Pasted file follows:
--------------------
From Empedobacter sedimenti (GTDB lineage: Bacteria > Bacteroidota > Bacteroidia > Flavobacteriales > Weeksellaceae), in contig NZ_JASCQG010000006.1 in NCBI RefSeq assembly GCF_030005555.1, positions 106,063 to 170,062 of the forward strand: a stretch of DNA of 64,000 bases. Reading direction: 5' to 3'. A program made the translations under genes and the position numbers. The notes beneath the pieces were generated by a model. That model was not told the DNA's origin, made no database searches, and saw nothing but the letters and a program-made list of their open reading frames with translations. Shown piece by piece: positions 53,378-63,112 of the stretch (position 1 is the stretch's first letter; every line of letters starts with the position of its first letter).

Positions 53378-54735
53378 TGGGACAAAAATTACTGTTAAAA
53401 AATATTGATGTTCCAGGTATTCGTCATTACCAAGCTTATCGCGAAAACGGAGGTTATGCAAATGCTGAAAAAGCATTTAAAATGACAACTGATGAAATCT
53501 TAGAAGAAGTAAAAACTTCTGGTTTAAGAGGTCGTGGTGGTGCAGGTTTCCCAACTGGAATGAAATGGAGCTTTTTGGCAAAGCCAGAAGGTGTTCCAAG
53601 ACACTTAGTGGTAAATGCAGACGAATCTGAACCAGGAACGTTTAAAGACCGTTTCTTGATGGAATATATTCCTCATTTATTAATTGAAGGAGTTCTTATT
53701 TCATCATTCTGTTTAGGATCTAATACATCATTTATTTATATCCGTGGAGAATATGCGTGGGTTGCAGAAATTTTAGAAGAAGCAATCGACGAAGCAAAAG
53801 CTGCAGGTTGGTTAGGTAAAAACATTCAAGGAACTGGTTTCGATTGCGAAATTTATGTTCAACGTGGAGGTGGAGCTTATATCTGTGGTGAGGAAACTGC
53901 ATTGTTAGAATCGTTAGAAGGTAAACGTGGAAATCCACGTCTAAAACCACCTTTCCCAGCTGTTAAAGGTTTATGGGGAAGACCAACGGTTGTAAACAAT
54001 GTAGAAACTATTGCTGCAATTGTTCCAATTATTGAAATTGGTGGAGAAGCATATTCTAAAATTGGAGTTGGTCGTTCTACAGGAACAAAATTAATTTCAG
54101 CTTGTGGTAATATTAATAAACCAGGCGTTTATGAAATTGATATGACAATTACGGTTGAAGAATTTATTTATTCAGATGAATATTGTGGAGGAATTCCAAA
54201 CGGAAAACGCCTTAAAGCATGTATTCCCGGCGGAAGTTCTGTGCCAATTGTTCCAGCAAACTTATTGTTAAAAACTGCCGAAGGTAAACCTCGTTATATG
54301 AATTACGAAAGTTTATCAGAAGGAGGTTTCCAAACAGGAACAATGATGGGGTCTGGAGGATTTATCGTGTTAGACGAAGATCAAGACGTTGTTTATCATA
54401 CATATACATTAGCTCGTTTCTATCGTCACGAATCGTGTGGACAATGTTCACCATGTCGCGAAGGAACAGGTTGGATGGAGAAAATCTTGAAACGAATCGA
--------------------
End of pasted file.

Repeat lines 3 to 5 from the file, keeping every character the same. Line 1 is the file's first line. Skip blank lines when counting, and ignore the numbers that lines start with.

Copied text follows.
53378 TGGGACAAAAATTACTGTTAAAA
53401 AATATTGATGTTCCAGGTATTCGTCATTACCAAGCTTATCGCGAAAACGGAGGTTATGCAAATGCTGAAAAAGCATTTAAAATGACAACTGATGAAATCT
53501 TAGAAGAAGTAAAAACTTCTGGTTTAAGAGGTCGTGGTGGTGCAGGTTTCCCAACTGGAATGAAATGGAGCTTTTTGGCAAAGCCAGAAGGTGTTCCAAG